Medicare is federal health insurance for people 65 and older and individuals with qualifying disabilities.
Generally applying to care in institutions, Medicare Part A covers inpatient hospitals, skilled nursing facilities, hospice, inpatient rehabilitation, and select home health care services.
When Am I Eligible for Medicare Part A?
You become eligible for Medicare at age 65. If you are currently receiving Social Security benefits, you will be enrolled automatically in Medicare Part A as well as Medicare Part B.
Learn more on ElderLawAnswers.com about Medicare enrollment and what you need to know in order to sign up.
What Does Medicare Part A Cover?
Medicare Part A covers expenses for 60 days of hospitalization. Then coinsurance kicks in, and beneficiaries contribute to some of the cost.
Those enrolled in Part A also get 60 lifetime reserve days with a coinsurance. They can use them all at once or through individual episodes of illness. Coverage includes semi-private rooms and private rooms when medically necessary, meals, general nursing, medications, and psychiatric treatment.
If the hospital gets blood from a free blood bank, individuals do not have to pay for it. Otherwise, they must make up for the first three units of blood they receive by paying for the blood, donating blood within the calendar year, or having someone donate on their behalf.
In addition to paying for hospitalizations, Medicare Part A pays for the first 20 days in a skilled nursing facility in which trained nurses provide medical care before coinsurance payments start.
Unlike nursing homes and assisted living facilities, skilled nursing facilities are for short-term medical assistance. Although Part A covers skilled nursing care, it does not cover long-term care in a nursing home or assisted living.
Stays in skilled nursing facilities typically follow hospitalizations. To be eligible for skilled nursing coverage, enrollees must have stayed in a hospital for at least three days and demonstrate that they need skilled nursing to improve or maintain a current condition. The program includes semi-private rooms, meals, skilled nursing, and therapy services.
Home Hospice Care
Although Medicare Part A mainly encompasses care in institutions, it does pay for in-home hospice care when a doctor certifies that an individual is terminally ill. Health care must not prolong the beneficiary’s life but rather help the beneficiary be comfortable when approaching death.
Per Medicare.gov, coverage includes:
- Pain relief and symptom management
- Medical, nursing, and social services
- Pain-relieving drugs with a $5 copay
- Medical equipment for pain relief and symptom management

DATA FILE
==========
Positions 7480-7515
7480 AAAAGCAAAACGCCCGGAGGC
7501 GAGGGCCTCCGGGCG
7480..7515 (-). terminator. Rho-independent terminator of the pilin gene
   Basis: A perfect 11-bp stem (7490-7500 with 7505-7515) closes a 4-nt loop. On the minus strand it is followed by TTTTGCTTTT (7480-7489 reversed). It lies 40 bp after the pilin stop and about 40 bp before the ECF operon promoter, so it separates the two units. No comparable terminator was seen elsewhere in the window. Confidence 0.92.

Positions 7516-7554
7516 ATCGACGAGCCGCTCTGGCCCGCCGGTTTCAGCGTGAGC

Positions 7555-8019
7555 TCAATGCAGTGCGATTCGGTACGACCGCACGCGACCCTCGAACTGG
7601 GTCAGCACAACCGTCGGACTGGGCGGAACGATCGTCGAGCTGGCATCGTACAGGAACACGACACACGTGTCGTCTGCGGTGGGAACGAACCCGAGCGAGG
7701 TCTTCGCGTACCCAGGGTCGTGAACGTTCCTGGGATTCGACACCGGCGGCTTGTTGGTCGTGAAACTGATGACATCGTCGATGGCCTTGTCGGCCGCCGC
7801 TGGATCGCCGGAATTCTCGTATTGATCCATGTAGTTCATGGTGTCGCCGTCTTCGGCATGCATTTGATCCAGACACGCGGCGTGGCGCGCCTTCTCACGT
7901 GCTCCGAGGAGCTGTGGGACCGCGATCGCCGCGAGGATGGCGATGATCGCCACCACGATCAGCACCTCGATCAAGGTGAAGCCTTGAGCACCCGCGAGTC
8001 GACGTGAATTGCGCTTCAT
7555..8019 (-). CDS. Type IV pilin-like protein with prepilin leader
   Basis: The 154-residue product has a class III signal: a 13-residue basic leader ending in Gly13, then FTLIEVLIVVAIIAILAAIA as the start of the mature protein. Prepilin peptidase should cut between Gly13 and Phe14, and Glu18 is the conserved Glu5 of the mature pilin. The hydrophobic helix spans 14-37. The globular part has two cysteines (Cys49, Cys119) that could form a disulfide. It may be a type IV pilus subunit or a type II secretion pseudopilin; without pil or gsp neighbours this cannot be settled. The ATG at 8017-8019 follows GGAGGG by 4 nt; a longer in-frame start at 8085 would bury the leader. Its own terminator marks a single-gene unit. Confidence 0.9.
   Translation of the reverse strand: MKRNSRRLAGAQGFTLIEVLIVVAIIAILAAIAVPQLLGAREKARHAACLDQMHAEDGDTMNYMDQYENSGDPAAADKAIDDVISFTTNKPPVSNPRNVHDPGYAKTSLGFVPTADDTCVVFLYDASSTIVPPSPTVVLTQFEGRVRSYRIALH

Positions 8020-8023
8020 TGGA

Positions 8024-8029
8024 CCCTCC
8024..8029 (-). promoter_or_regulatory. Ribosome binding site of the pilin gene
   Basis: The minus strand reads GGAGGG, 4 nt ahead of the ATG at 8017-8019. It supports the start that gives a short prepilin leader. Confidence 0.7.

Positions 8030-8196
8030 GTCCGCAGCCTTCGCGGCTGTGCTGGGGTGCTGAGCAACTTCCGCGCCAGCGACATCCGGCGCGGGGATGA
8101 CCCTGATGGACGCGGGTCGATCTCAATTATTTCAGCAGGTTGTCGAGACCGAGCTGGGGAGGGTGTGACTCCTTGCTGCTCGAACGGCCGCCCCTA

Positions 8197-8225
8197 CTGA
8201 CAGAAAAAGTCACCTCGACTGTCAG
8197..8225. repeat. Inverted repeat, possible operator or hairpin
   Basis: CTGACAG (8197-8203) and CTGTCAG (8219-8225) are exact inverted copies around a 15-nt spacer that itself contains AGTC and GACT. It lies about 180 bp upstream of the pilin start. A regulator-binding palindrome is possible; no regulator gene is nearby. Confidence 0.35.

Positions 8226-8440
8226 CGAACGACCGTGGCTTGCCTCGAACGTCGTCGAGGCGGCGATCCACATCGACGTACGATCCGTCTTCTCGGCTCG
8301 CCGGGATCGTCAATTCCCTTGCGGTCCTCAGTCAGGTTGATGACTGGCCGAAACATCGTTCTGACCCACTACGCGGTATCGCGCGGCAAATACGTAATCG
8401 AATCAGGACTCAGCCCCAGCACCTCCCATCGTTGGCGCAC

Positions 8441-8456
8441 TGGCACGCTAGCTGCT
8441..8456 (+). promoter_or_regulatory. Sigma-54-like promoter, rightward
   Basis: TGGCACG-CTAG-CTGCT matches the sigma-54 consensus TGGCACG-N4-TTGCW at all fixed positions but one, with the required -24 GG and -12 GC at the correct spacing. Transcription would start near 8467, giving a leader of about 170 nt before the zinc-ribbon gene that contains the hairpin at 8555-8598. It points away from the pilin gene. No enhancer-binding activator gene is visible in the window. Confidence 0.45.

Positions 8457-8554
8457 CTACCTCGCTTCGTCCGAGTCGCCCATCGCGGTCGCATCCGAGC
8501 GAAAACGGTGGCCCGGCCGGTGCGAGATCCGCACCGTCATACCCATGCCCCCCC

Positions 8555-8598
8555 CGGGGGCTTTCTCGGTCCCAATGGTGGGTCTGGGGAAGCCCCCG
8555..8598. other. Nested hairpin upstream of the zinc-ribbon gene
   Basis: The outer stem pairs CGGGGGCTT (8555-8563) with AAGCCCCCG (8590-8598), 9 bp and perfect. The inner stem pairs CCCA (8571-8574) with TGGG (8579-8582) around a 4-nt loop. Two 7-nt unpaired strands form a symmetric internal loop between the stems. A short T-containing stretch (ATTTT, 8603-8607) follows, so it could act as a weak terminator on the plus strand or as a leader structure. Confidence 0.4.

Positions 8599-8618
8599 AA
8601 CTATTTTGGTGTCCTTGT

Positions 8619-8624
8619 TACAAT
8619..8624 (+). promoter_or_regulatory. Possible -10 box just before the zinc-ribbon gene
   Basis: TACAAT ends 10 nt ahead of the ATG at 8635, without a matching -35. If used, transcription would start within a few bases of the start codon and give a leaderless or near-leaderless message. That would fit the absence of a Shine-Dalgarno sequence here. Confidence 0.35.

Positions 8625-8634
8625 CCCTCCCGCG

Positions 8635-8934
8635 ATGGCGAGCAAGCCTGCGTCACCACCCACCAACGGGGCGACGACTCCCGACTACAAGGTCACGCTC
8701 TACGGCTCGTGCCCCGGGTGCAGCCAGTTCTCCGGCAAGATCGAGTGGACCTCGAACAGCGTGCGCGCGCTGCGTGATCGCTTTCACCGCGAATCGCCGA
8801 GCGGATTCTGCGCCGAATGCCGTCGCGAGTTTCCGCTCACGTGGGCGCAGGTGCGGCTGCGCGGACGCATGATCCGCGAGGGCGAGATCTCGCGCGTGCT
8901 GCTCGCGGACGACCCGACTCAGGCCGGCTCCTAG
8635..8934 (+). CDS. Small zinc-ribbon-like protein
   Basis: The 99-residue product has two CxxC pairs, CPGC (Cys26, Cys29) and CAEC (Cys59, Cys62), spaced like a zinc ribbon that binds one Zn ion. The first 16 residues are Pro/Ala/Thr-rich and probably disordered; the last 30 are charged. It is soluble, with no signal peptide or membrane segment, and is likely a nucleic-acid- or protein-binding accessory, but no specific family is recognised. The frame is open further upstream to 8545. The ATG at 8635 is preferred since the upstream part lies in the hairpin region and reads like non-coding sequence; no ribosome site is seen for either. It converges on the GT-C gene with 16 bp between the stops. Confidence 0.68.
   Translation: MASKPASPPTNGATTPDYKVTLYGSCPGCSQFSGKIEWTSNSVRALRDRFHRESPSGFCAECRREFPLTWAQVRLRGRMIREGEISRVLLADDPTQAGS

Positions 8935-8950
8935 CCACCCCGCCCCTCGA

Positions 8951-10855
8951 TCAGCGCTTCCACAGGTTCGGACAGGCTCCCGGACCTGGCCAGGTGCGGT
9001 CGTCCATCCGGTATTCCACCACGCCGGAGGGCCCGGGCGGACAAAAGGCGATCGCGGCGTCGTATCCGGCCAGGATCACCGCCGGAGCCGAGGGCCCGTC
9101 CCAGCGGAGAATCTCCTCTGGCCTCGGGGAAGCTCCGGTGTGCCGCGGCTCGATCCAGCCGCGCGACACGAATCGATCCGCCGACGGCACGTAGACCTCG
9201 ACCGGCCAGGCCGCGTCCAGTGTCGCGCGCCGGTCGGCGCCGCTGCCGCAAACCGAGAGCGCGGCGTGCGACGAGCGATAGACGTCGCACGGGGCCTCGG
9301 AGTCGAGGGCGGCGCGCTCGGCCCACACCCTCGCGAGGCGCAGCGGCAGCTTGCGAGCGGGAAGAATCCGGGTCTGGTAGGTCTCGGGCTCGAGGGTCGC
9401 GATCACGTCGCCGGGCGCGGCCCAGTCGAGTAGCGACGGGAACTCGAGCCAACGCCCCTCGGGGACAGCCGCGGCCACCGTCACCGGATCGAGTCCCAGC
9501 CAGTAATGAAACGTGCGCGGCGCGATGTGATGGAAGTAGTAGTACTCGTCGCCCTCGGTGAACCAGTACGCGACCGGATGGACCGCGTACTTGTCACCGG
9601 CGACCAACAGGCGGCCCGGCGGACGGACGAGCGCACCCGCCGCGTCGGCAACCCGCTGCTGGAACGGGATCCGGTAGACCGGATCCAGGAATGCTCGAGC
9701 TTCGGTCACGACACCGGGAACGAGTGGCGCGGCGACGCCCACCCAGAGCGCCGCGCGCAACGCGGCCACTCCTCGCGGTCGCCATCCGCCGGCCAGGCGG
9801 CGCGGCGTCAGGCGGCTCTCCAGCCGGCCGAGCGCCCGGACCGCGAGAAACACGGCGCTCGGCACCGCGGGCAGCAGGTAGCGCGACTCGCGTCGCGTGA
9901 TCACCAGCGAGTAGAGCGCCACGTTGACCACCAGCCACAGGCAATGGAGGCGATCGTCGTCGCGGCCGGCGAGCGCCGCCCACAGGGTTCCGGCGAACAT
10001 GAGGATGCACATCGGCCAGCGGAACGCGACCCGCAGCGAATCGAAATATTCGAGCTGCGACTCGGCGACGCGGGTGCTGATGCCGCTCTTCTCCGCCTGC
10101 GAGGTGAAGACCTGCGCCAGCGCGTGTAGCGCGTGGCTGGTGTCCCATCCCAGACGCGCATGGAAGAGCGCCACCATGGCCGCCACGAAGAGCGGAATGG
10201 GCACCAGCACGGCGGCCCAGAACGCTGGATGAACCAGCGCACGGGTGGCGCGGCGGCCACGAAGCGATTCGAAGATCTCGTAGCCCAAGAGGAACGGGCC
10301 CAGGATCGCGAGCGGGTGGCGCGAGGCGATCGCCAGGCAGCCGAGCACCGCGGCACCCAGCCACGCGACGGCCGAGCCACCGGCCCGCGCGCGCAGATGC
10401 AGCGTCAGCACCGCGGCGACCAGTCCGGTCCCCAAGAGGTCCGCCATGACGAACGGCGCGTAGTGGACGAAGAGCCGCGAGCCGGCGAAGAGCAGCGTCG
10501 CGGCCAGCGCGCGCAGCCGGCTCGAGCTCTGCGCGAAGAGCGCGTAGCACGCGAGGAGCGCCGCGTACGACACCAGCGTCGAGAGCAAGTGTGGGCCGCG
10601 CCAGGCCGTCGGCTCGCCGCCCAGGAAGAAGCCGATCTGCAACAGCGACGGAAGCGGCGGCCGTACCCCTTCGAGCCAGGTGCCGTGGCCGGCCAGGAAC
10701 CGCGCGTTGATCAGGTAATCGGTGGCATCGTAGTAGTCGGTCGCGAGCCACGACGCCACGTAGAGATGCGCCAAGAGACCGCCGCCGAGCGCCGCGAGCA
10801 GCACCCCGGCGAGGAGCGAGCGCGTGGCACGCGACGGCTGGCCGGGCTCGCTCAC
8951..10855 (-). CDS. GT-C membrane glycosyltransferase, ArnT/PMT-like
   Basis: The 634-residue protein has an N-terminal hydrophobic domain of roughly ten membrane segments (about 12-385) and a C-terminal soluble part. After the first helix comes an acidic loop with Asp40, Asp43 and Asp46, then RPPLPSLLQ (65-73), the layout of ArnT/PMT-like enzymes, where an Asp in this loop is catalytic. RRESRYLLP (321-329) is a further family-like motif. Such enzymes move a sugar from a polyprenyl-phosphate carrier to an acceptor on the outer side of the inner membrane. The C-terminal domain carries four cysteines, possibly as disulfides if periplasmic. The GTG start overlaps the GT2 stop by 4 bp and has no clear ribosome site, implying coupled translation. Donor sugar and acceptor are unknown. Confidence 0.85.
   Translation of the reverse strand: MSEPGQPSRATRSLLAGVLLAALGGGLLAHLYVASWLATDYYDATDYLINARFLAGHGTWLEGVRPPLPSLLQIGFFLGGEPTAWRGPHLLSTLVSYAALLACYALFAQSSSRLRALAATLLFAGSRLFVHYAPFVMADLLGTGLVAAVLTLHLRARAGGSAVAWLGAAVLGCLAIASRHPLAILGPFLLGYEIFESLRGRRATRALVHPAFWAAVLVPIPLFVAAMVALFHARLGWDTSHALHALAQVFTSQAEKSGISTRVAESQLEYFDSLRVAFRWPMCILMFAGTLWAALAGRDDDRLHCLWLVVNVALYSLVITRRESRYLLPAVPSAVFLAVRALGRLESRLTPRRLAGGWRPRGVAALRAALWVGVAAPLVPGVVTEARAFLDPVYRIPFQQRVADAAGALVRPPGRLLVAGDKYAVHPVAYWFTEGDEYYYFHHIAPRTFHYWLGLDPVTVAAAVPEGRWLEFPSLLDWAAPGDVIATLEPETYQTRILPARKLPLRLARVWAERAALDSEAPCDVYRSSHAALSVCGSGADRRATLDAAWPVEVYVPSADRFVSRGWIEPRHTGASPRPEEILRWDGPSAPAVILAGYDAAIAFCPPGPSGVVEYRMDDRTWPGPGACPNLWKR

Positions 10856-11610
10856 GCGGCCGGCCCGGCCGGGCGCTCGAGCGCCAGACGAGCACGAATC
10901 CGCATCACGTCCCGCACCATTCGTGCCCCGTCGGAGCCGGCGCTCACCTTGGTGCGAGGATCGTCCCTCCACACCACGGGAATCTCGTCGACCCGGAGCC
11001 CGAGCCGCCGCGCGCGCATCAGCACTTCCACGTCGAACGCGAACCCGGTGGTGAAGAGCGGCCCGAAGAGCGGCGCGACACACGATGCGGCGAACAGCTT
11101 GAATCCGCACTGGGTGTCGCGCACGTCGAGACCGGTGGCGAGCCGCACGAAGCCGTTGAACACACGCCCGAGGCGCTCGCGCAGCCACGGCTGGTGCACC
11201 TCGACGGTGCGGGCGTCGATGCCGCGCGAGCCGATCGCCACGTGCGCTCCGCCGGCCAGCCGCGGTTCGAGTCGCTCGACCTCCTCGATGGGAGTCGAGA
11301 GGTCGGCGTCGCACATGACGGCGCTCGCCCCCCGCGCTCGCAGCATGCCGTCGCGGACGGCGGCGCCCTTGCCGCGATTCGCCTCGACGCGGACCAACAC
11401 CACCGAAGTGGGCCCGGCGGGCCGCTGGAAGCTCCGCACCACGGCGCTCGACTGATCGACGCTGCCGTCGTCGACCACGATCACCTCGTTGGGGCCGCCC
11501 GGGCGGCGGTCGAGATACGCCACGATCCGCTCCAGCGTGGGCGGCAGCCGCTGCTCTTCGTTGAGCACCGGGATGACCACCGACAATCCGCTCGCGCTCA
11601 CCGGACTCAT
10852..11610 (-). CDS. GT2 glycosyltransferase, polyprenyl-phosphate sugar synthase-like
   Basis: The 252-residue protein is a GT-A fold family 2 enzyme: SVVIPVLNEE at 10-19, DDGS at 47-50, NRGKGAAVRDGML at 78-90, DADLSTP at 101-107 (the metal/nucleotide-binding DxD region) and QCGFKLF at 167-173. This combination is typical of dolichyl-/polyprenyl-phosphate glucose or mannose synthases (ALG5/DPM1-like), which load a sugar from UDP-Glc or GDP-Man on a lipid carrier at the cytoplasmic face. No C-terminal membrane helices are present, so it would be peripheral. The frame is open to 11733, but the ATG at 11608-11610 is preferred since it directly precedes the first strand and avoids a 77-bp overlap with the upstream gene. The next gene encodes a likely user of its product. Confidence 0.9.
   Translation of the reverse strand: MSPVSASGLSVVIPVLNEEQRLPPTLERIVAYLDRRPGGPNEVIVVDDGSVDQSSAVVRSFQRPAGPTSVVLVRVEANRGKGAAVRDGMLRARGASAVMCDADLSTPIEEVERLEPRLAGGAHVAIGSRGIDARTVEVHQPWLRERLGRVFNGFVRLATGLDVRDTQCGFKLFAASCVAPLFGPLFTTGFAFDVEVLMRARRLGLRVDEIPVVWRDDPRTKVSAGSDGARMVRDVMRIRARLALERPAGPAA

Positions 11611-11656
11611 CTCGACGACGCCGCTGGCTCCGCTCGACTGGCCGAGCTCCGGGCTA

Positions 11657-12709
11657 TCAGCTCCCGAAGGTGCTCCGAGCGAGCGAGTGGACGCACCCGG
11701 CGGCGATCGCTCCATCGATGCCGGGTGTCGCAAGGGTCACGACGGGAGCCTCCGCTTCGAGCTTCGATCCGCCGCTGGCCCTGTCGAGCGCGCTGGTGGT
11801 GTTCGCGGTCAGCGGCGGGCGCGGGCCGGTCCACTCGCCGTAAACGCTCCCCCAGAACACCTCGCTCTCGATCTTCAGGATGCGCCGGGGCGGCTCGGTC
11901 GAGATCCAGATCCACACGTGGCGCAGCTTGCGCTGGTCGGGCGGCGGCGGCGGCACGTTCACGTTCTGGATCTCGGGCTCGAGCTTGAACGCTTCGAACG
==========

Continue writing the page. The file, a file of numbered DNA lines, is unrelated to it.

- Home aid services
- Grief counseling
Although Medicare does not cover hospice care in a facility, it does allow beneficiaries five days of respite care, relieving their primary caregivers.
Religious, Nonmedical Health Care Institutions
Some recipients qualify for inpatient care in religious, nonmedical health care institutions. In those cases, the insurance only covers nonreligious items that do not need a doctor’s prescription, like room and board, wound dressings, and the use of a simple walker.
2023 Premiums, Hospital Deductible, and Coinsurance Amounts
Any person who has reached age 65 and who is entitled to Social Security benefits (i.g., has 40 quarters of Medicare-covered employment) is eligible for Medicare Part A without charge. According to the Centers for Medicare & Medicaid Services (CMS), 99 percent of all enrollees do not pay a premium for Part A.
Others must pay a premium. Medicare also counts a spouse’s work for qualifying purposes.
- Individuals with at least 30 quarters of Medicare-qualifying work can purchase Part A at a reduced monthly premium rate of $278 in 2023.
- Uninsured older adults and qualifying individuals with disabilities can buy into the program at $506 a month in 2023.
For 2023, Part A beneficiaries are responsible for the following amounts:
- There is a $1,600 inpatient hospital deductible. Beneficiaries must pay this amount before the insurance kicks in and covers hospital expenses.
- Medicare Part A covers the first 60 days in a hospital or skilled nursing facility. Then, enrollees must pay a daily coinsurance, which is $400 for days 61 to 90, and then $800 when it taps into the 90 lifetime reserve days.
- Medicare Part A pays for the first 20 days when a patient resides in a skilled nursing facility. Then, the individual must pay $200 until the 100th day, after which the individual must bear the entire cost.
- Individuals are responsible for 5 percent of the Medicare-approved amount for respite care.
Medicare is a complex topic. You can consult with an elder law attorney to receive expert guidance. Find a qualified attorney near you.